Daily Express, 15 November 2007
MONICA PORTER on how a woman’s relationship with her dad can influence every aspect of her life
When I was a little girl I would sometimes go into my father’s study and tell him stories, which I made up as I went along. During these “performances” it was a particular quirk of mine to fashion little figures out of his pipe-cleaners, with which to “illustrate” my tales. My father would listen to me with patience and interest, having interrupted his own work to do so.
Who knows? Perhaps those early exercises in storytelling helped develop my skills as a writer and journalist. At the very least they imbued me with the sense that what I had to say was worth listening to. I grew up believing that this was a normal function of a girl’s relationship with her father. It was only much later that I realised how fortunate I had been.
I’ve heard it said that if you want to know what makes a woman tick, look at her relationship with her father. This was never truer than in the case of a former friend of mine, Susie. We were in our mid-thirties when we met. She had a prickly personality, and was a little too forceful in her own opinions, while somehow always being on the defensive. As if she were trying to have a superiority complex but was too insecure to manage it.
In the only genuine, heart-to-heart talk I ever had with Susie, she revealed something which I found quite shocking. “It wasn’t until I was 30 years old,” she remarked, “that my father paid any attention to me or thought I was interesting enough to talk to.” I had met her father. He was a big noise in international banking, and the proverbial cold fish. After her revelation, Susie’s character began to make sense to me. I could see that her whole life had been about trying to prove to her father that she was worthy of his attention. He had a lot to answer for.
The father/daughter relationship has been much analysed by experts. “Some of the most meaningful moments in a daughter’s life are spent with her father,” says the American family therapist and “forensic counsellor” Dr. Jane R. Rosen-Grandon. “From dad, little girls gain their first reflection of themselves as a female. They develop a sense of acceptance or non-acceptance; they feel valued or discounted. Their self-concept is largely shaped by this relationship.”
And psychologist Dr. Sylvia Gearing, author of Women-Sense Rules!,claims that a woman’s relationship with her father is a training ground for all future relationships, and is central to her “adult adjustment”. She says fathers are the first to make an impact on girls’ self-respect and self-assertion, and that a father’s behaviour will often determine his daughter’s future expectations of men. “A father who is protective of his daughter’s interests will help her to believe that she is worth honouring.”
So, it’s quite unlike the relationship a girl has with her mother. That is more intense, more competitive, more combative. A mother is meant to provide us with a female role model, but often that model is one we reject and rebel against. Naturally, this conflict doesn’t exist between us and our fathers.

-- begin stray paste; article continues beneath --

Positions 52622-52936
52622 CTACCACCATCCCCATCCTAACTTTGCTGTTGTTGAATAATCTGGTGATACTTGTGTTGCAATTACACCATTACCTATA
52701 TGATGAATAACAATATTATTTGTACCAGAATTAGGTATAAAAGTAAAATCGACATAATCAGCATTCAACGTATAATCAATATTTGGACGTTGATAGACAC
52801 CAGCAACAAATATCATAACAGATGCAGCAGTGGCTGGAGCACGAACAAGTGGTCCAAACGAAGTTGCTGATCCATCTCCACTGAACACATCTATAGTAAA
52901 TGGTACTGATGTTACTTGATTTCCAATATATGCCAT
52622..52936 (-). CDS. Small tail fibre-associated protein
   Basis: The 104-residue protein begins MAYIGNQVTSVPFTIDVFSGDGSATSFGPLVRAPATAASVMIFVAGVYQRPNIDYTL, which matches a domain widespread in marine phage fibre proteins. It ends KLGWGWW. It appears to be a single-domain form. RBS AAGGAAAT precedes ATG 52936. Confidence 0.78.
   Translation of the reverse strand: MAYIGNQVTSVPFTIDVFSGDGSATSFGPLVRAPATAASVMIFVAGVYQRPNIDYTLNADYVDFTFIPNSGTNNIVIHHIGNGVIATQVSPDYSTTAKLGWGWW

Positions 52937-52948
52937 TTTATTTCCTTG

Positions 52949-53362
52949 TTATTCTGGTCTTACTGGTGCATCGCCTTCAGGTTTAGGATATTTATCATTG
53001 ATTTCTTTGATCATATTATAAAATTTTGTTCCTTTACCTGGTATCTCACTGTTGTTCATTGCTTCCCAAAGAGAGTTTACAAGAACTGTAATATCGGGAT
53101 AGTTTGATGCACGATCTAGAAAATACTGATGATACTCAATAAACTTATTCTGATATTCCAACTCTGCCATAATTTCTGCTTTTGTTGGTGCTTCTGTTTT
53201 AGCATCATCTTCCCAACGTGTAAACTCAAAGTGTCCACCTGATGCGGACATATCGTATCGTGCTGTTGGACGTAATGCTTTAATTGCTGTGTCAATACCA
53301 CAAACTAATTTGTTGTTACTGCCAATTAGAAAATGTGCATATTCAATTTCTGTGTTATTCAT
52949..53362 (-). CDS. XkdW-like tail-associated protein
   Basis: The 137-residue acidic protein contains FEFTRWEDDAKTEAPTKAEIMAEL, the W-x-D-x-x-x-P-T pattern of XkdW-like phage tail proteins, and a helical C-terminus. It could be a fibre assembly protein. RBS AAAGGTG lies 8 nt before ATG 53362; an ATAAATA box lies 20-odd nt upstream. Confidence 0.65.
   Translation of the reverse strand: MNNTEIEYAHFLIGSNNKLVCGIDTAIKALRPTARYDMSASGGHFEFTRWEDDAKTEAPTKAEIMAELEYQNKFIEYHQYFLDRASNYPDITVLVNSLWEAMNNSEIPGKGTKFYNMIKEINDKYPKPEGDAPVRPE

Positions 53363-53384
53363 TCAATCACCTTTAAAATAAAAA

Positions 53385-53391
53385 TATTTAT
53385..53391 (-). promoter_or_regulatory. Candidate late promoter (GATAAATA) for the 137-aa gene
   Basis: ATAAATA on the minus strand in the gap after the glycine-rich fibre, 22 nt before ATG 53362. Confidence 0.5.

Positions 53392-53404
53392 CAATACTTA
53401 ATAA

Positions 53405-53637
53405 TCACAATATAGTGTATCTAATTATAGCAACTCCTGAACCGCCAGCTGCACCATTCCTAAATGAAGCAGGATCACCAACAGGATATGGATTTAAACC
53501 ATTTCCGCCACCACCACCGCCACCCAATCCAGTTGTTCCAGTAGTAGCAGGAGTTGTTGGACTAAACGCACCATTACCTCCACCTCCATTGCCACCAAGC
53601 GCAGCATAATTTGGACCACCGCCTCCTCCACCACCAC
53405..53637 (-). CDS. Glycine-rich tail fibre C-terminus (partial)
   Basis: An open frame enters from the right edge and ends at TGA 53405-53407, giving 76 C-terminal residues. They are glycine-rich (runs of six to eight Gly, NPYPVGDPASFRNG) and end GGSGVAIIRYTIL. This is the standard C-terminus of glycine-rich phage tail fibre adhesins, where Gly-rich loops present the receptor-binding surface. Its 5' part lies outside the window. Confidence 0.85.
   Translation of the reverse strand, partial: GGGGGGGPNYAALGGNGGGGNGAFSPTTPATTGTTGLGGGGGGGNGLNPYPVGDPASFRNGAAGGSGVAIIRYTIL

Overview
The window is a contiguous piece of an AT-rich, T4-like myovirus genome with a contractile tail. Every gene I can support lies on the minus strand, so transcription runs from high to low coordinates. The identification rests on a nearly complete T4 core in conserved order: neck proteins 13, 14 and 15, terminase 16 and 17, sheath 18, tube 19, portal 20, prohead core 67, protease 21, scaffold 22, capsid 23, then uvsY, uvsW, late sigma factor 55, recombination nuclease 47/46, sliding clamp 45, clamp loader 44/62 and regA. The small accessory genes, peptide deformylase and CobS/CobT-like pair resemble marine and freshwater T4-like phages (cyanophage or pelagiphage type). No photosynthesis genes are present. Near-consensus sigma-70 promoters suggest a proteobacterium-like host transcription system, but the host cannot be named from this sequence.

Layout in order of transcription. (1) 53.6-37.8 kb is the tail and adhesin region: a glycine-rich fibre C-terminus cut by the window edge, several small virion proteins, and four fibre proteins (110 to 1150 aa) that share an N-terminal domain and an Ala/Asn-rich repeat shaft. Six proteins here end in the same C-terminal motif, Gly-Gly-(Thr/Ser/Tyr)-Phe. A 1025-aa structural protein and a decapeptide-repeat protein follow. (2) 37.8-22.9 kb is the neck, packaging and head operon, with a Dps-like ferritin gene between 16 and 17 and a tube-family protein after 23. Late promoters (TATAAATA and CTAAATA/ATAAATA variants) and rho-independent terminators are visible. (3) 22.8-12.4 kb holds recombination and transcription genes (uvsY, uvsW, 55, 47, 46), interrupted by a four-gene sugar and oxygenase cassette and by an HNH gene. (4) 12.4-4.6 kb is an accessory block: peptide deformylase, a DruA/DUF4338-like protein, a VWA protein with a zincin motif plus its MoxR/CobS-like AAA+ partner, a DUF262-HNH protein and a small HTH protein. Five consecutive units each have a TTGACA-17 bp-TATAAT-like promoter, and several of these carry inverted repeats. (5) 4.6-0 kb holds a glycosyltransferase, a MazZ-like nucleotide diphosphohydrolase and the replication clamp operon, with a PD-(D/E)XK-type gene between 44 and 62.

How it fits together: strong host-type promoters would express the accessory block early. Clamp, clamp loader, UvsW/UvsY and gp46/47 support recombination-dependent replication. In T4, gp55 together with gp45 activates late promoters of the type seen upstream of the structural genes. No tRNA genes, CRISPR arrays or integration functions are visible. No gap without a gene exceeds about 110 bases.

I don’t doubt that the person who’s had the greatest influence on my character has been my father, which might be why I chose to follow in his footsteps as a journalist. He gave me the confidence to feel that I could sally forth – over the years my Hungarian émigré family has sallied forth more than most – and make my mark in the world. Everyone needs someone to believe in them unreservedly.
I also take after him in that we are both ardently independent-minded, not affiliated to any political party, not “clubby” types, not prone to following mass movements of any kind. This is probably the most defining trait a person can have. “A writer should remain independent,” my father used to tell me. “He must be free.”
For a long time, whenever I was uncertain about what to do or how to react in a particular situation, I would muse to myself: how would Dad behave in a case like this? Would he get upset? Be philosophical? It was often a valuable yardstick for me. (I should add that occasionally I also drew upon George Orwell for this exercise.)
Of course, my father and I have our disagreements and don’t approach all of life’s challenges in the same way. After all, we belong to different generations. His influences were central European and he grew up in the 1930s and ‘40s. I grew up in New York and London in the 1960s and ‘70s. Utterly different worlds. But the generation gap and culture clash are over-ridden by a far more crucial factor: our unique connection, part-nature and part-nurture, forged in my childhood when I was finding out who I was and what my place in the world might be.
I haven’t seen Susie for about 15 years, but once in a while I think of her and her mean-spirited father. I’m sure he loved his daughter, he just didn’t see the need to “waste” too much of his precious time and energy on her – that’s what mothers were for, in those pre-women’s lib days before men shouldered their share of child-rearing. Maybe Susie’s dad wasn’t much worse than a lot of men then, and mine was simply ahead of his time. Lucky me.